The instructions are also simple enough to be accomplished easily and rather quickly. If the professional knows what they are doing well enough, they can finish this test in a minute or two. They will even get immediate results that can be shared with other team members so they can consider certain things while other tests are being conducted.

It can guide treatment decisions.

To extend the point about sharing results with other team members, doing so will help frame things for everyone else. Let’s say that your Yeoman’s Test gives the patient a positive designation. Your team members can keep this in mind and perform or conduct other tests to confirm that the patient has Sacroiliitis and determine if there are other problems in their lower back. Once an official diagnosis is made, the Yeoman’s Test results and other tests can be used to determine what exactly goes into a patient’s treatment plan. Do they simply need to rest and rehabilitate? Do they need surgery? If they need medicine, what specific medicine should they take and what dosage? These are just some of the questions that the results can answer.

It can be used to chck on a patient’s recovery progress.

Let’s stipulate that you already implemented a treatment plan for your patient and they have been following it. Let’s also stipulate that the plan involves rehabilitation and routine check-ups. This test can be performed during check-ups to gauge the patient's recovery progress.

Are they still feeling pain but not so much as the first time you conducted the test on them, or are they not feeling any pain at all? If the answer is “yes” to either question, the treatment plan is likely effective, so you should keep it up until they fully recover!

If the patient is still feeling the same more intense level of pain, you might want to adjust your plan or overhaul it to see if whatever changes you make will work better.

Is the Yeoman’s Test even reliable, considering it can’t be used as the sole assessment to confirm a lower back problem?
Is the Yeoman’s Test even reliable, considering it can’t be used as the sole assessment to confirm a lower back problem?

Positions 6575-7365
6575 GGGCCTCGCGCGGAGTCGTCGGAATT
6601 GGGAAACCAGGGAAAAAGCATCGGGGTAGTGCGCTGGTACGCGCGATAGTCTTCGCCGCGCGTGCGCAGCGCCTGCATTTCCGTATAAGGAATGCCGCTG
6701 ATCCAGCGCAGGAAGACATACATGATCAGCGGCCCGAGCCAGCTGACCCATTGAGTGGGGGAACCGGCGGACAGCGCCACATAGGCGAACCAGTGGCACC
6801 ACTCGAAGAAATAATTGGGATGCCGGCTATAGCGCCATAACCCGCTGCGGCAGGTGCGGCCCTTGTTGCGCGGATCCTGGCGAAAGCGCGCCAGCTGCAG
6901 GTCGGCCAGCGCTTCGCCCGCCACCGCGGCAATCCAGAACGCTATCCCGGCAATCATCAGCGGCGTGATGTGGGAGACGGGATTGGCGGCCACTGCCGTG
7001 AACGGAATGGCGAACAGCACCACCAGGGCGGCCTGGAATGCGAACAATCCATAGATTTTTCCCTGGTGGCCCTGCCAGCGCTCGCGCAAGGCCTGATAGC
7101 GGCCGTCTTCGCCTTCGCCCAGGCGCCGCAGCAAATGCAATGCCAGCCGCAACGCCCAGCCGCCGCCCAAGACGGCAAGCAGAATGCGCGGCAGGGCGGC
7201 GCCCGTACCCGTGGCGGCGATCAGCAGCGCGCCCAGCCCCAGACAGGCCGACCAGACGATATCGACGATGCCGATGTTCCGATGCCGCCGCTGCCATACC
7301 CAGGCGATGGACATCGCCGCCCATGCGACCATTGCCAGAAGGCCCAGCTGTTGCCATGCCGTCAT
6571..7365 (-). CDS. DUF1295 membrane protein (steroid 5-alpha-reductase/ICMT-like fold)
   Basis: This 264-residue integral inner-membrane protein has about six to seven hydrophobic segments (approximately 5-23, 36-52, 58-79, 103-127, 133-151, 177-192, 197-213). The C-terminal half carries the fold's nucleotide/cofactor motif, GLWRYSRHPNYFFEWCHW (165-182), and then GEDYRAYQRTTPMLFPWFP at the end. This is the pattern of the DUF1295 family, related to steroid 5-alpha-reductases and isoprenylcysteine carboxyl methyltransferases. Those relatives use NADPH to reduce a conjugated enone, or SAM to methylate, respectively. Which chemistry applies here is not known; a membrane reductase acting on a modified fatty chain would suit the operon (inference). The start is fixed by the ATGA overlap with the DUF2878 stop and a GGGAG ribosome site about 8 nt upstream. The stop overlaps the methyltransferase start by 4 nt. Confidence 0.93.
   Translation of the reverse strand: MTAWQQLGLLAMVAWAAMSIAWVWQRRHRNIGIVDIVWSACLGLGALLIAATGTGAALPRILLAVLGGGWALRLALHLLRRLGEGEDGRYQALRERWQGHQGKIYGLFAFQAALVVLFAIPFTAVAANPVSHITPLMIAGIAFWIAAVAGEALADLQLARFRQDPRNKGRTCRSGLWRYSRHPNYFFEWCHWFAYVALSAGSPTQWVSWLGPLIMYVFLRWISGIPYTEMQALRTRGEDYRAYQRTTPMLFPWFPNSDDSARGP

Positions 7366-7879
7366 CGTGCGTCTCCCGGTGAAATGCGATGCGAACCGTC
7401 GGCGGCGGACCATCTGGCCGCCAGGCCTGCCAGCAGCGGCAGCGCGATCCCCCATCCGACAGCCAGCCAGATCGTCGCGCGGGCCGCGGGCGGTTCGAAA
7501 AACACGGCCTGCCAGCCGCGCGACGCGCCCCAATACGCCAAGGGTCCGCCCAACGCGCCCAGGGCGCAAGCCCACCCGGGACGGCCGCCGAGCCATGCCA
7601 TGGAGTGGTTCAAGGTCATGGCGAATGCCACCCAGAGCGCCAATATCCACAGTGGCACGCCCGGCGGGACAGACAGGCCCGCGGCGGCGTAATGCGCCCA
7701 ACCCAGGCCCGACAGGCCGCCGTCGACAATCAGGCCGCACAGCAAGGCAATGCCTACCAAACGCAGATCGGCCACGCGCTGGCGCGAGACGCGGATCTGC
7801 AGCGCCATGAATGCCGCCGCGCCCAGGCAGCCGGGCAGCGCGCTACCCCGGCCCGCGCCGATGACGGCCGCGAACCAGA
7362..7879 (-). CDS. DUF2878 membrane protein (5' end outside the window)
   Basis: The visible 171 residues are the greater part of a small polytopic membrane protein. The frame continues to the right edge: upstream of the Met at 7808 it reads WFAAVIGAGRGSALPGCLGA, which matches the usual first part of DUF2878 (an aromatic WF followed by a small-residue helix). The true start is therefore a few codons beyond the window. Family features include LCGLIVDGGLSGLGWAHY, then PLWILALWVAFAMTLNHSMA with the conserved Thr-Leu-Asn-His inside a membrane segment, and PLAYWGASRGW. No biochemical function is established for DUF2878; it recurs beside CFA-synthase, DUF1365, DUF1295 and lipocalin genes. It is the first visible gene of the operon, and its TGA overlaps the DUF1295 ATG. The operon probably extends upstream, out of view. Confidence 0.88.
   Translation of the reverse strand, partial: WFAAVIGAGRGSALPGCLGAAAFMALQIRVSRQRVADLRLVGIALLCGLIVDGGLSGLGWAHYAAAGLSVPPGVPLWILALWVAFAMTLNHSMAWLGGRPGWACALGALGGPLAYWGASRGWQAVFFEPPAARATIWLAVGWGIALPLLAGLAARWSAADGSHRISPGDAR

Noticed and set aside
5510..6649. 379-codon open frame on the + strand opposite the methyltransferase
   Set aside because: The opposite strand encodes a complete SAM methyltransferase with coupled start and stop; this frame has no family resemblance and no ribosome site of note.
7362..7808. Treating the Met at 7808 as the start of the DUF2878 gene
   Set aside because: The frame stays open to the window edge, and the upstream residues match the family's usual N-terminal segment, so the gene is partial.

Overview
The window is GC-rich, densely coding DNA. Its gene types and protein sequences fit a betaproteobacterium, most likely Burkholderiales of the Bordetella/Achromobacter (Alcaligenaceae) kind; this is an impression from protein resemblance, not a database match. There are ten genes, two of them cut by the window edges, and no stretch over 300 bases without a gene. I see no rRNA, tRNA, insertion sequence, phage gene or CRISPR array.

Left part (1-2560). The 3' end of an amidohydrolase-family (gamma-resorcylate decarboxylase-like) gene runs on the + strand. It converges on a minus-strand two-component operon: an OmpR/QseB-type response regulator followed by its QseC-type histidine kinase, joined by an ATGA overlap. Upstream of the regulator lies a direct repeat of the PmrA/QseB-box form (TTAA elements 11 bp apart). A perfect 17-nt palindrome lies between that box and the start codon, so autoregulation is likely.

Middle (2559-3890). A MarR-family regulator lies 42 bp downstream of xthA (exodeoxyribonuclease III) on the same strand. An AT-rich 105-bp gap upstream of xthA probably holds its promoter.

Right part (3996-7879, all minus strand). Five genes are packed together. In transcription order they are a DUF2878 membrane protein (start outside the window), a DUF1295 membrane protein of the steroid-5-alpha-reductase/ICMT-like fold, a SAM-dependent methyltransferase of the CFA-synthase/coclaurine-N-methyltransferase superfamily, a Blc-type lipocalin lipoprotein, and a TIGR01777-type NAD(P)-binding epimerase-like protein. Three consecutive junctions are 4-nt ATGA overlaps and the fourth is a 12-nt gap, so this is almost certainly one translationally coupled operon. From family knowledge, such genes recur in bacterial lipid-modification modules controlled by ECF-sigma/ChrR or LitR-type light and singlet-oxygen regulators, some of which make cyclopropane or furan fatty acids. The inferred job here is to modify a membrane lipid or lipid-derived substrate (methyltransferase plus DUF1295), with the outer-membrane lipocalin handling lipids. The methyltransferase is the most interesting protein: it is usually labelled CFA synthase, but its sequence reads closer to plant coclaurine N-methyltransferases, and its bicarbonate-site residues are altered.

Commonly asked questions

Is the Yeoman’s Test even reliable, considering it can’t be used as the sole assessment to confirm a lower back problem?

Yes. It is reliable because it can identify the possibility of a certain problem. It wouldn’t be included in comprehensive examinations if it didn’t produce valid results. By identifying a problem, other tests that are part of the comprehensive examination can confirm what the problem is specifically.

How long does it normally take to accomplish this test?

The instructions are simple and easy to perform, so it should only take a minute or two to complete. As soon as the patient mentions they feel or don’t feel any pain when you extend the hip, you can end the test because that will determine the designation you will give.

Is the Yeoman’s Test painful?

In a way, yes. The Yeoman’s Test relies on pain in the lower back or sacroiliac joint to determine if the patient is positive or negative for possible Sacroiliitis or another lower back problem. But whatever pain the patient will feel will be caused by the pain that they’ve been experiencing in the first place. But given that this test involves pain, the professional performing it should be mindful and gentle when performing the test to avoid aggravating or worsening it.